Actually, both political parties seemed to come out of the weekend feeling as if they were well positioned for the next round of battle. As CNN’s John King wrote in his “State of the Union” blog, “Democrats saw the victory, as narrow as it was, as a major step forward and a momentum boost they say dramatically increases the odds of getting legislation to President Obama this year. Republicans took the 220-215 margin and the 39 Democrats who voted “No” as proof of jitters in the Democratic ranks, and proof that they will end up on the winning side of the politics of health care.”
Late nights in the Congressional Budget Office
Two new “scores” from the Congressional Budget Office were released last week: one on the cost of the reform bill that was offered by House Republicans, another on the cost of the House’s “doc fix” bill.
According to the CBO, if the Republicans’ alternative bill had passed, it would have cost about $60 billion over the next 10 years and would have resulted in about 3 million more people having insurance. This is in contrast to the House Democrats’ bill, which would have a gross cost of $1.1 trillion and result in 36 million more people having insurance.
What the Republicans’ approach would do, however, is reduce the average premium cost for those who do have insurance. The CBO says that in 2016, small group insurance premiums would cost 7 to 10 percent less than they would under current law, and individual insurance prices would cost 5 to 8 percent less. Prices in the large group market would be zero to 3 percent lower, but some people – including older, sicker people – could see higher premiums.
Minority Leader John Boehner has said the GOP favors a step-by-step approach to reform, and that their first step is to reduce health care costs. Expanding access would come later.
The CBO also released cost estimates on the “doc fix” – the AMA’s top priority, which is to repeal the law that automatically reduces Medicare payments to physicians when budget targets aren’t met. The CBO says the cost over 10 years would be $210 billion. House leaders have removed the doc fix from the big health reform legislation and turned it into a separate bill to keep the cost of reform lower.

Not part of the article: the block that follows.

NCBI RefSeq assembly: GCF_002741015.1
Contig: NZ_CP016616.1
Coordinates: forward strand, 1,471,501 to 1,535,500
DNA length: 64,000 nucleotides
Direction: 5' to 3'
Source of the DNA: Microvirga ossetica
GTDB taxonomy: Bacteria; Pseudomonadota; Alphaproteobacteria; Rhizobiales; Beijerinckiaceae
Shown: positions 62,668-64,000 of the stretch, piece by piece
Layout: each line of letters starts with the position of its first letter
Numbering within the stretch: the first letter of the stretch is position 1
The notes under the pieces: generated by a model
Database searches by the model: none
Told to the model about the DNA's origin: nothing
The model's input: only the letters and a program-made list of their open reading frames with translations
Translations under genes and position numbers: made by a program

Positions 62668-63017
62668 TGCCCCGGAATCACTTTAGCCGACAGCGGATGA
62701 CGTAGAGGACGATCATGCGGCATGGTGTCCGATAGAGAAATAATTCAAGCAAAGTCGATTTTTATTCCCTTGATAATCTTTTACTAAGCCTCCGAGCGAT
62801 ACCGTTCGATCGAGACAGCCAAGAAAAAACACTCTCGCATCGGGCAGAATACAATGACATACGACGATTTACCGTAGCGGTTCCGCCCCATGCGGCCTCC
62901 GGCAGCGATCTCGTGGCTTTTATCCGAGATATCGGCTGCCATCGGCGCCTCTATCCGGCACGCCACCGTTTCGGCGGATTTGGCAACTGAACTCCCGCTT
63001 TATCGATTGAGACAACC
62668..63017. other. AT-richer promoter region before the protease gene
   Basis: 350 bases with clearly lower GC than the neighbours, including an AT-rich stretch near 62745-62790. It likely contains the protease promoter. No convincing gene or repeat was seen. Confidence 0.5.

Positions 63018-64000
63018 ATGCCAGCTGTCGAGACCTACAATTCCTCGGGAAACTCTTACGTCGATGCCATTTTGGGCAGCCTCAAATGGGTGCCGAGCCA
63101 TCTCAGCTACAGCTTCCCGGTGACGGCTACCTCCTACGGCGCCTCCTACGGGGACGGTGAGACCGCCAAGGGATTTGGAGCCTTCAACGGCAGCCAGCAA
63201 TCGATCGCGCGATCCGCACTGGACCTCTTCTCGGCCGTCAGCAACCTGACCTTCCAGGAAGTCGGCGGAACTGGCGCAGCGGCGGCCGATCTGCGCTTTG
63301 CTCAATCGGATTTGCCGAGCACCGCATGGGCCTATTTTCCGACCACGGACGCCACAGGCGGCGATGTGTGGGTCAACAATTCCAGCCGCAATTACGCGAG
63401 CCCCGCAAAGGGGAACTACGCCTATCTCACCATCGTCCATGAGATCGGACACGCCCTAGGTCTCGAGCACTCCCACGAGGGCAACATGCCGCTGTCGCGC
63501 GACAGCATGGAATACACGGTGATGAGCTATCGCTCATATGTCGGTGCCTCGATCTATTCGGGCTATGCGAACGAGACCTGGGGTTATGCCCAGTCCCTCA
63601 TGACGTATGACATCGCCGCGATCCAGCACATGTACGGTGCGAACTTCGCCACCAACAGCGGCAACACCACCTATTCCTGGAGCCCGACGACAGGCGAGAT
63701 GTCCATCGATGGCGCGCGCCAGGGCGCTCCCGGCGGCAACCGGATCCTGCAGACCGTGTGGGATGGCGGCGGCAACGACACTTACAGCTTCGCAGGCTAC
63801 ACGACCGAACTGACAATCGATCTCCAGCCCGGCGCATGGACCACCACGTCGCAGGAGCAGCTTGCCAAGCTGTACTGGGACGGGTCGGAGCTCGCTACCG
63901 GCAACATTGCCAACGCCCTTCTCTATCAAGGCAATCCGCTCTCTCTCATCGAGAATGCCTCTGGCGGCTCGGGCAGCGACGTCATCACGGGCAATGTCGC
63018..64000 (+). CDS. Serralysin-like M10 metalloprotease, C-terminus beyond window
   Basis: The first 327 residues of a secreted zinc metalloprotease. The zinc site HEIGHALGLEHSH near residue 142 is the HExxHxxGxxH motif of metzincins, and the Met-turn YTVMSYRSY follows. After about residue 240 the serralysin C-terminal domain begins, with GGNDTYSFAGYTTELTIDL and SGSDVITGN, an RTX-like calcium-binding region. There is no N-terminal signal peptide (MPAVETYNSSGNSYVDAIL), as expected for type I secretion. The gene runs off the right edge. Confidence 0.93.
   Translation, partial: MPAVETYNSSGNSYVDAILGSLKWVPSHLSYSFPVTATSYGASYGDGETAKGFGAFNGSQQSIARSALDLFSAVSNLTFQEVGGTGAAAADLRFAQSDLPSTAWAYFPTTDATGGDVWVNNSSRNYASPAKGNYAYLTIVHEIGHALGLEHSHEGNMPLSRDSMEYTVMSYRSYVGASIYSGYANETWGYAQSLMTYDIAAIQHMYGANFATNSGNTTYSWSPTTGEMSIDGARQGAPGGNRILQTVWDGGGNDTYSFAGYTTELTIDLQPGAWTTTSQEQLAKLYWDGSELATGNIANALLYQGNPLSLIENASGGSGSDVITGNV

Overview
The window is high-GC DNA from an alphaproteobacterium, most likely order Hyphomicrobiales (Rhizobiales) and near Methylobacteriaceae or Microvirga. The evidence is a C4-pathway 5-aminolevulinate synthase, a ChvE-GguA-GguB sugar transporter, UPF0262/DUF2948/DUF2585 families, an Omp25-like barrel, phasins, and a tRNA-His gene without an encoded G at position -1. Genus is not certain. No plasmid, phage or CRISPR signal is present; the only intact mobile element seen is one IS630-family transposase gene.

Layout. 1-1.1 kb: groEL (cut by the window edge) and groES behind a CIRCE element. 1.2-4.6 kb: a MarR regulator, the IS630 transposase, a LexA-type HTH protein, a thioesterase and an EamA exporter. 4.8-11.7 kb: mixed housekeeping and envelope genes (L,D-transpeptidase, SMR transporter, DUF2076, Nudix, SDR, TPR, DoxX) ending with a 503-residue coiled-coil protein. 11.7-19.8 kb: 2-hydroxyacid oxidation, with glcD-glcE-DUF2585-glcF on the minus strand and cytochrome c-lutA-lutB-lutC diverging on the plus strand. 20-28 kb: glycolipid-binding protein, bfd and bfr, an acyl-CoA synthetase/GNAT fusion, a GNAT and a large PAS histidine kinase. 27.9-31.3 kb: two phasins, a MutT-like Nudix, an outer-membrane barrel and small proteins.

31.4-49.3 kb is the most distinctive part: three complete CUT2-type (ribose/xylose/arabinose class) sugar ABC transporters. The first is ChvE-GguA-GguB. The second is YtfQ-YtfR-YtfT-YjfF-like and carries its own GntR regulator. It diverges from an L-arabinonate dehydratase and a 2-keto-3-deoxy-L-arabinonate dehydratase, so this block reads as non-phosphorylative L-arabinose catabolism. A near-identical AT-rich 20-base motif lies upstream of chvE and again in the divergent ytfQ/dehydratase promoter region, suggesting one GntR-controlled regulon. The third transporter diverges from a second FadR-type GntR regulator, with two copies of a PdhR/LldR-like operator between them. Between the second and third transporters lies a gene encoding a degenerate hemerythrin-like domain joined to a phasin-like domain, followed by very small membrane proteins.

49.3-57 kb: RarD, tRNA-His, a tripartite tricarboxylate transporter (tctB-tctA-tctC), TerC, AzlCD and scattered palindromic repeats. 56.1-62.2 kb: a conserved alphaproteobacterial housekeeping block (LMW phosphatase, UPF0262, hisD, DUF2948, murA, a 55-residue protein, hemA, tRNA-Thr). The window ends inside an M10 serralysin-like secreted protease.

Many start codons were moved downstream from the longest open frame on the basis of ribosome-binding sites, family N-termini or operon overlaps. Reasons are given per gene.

The Senate voted down a similar bill in October because the legislation didn’t include a plan to pay for the fix.
About those AMA and AARP endorsements of the House bill
The AARP endorsed the House’s health reform bill on Thursday. President Obama responded, “They're endorsing this bill because they know it will strengthen Medicare, not jeopardize it. They know it will protect the benefits our seniors receive, not cut them. So I want everybody to remember that the next time you hear the same tired arguments to the contrary from the insurance companies and their lobbyists. And remember this endorsement the next time you see a bunch of misleading ads on television.”
The AMA also announced its “support” for the bill, although the organization stopped short of endorsing it. As the AMA president told reporters, "The way we use words, an endorsement of a bill means you completely accept it 100 percent and you leave the table," he said. "Support of a bill, in our way of viewing it, is that we agree with many of those components in it, but we still need to work to make it better. And that's where we are."
Meanwhile, several state medical societies broke with the AMA last week on the issue of health reform. For example, the Illinois State Medical Society distributed “An Open Letter to Patients” through the media. “Illinois physicians have grown frustrated as we watch the best opportunity for health reform in decades potentially slip away,” stated the group’s president. “Bad policy proposals and political partisanship must not be allowed to destroy this rare opportunity to guarantee access to health care for our patients.”
The Ohio State Medical Association also announced its opposition to the House Bill. The group's president said the association "supports many of the goals of this bill. However, the total proposal lacks many of the critical elements necessary for successfully reforming America’s health care delivery system and strengthening the physician-patient relationship.”
Twenty surgical organizations, led by the American College of Surgeons and including neurologists, urologists and oncologists, also broke with the AMA over its support of the House plan.
Get involved. Contact Congress about health reform at MyHealthReform.org.